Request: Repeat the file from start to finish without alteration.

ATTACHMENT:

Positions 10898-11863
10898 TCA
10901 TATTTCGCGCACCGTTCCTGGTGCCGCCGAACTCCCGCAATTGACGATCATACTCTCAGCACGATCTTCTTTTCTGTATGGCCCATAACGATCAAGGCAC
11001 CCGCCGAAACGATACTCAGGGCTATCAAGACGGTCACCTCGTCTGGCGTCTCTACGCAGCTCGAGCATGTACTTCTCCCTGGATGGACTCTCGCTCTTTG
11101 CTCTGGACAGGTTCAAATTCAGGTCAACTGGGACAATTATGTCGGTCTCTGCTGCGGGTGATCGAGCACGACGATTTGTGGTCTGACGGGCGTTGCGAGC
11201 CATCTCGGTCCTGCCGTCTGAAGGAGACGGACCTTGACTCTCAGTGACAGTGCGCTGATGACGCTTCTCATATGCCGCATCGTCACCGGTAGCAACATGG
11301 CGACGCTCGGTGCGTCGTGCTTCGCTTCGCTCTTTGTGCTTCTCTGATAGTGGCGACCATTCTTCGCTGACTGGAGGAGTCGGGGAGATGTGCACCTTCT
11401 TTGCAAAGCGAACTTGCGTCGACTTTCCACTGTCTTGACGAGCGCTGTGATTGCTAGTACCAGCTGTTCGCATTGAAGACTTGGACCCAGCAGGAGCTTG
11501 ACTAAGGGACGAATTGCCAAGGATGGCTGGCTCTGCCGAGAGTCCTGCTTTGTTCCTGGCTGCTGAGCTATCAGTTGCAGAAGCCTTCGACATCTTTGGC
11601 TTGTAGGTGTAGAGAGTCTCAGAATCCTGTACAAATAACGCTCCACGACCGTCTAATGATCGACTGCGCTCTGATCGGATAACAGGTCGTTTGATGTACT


Positions 10898-11863
10898 TCA
10901 TATTTCGCGCACCGTTCCTGGTGCCGCCGAACTCCCGCAATTGACGATCATACTCTCAGCACGATCTTCTTTTCTGTATGGCCCATAACGATCAAGGCAC
11001 CCGCCGAAACGATACTCAGGGCTATCAAGACGGTCACCTCGTCTGGCGTCTCTACGCAGCTCGAGCATGTACTTCTCCCTGGATGGACTCTCGCTCTTTG
11101 CTCTGGACAGGTTCAAATTCAGGTCAACTGGGACAATTATGTCGGTCTCTGCTGCGGGTGATCGAGCACGACGATTTGTGGTCTGACGGGCGTTGCGAGC
11201 CATCTCGGTCCTGCCGTCTGAAGGAGACGGACCTTGACTCTCAGTGACAGTGCGCTGATGACGCTTCTCATATGCCGCATCGTCACCGGTAGCAACATGG
11301 CGACGCTCGGTGCGTCGTGCTTCGCTTCGCTCTTTGTGCTTCTCTGATAGTGGCGACCATTCTTCGCTGACTGGAGGAGTCGGGGAGATGTGCACCTTCT
11401 TTGCAAAGCGAACTTGCGTCGACTTTCCACTGTCTTGACGAGCGCTGTGATTGCTAGTACCAGCTGTTCGCATTGAAGACTTGGACCCAGCAGGAGCTTG
11501 ACTAAGGGACGAATTGCCAAGGATGGCTGGCTCTGCCGAGAGTCCTGCTTTGTTCCTGGCTGCTGAGCTATCAGTTGCAGAAGCCTTCGACATCTTTGGC
11601 TTGTAGGTGTAGAGAGTCTCAGAATCCTGTACAAATAACGCTCCACGACCGTCTAATGATCGACTGCGCTCTGATCGGATAACAGGTCGTTTGATGTACT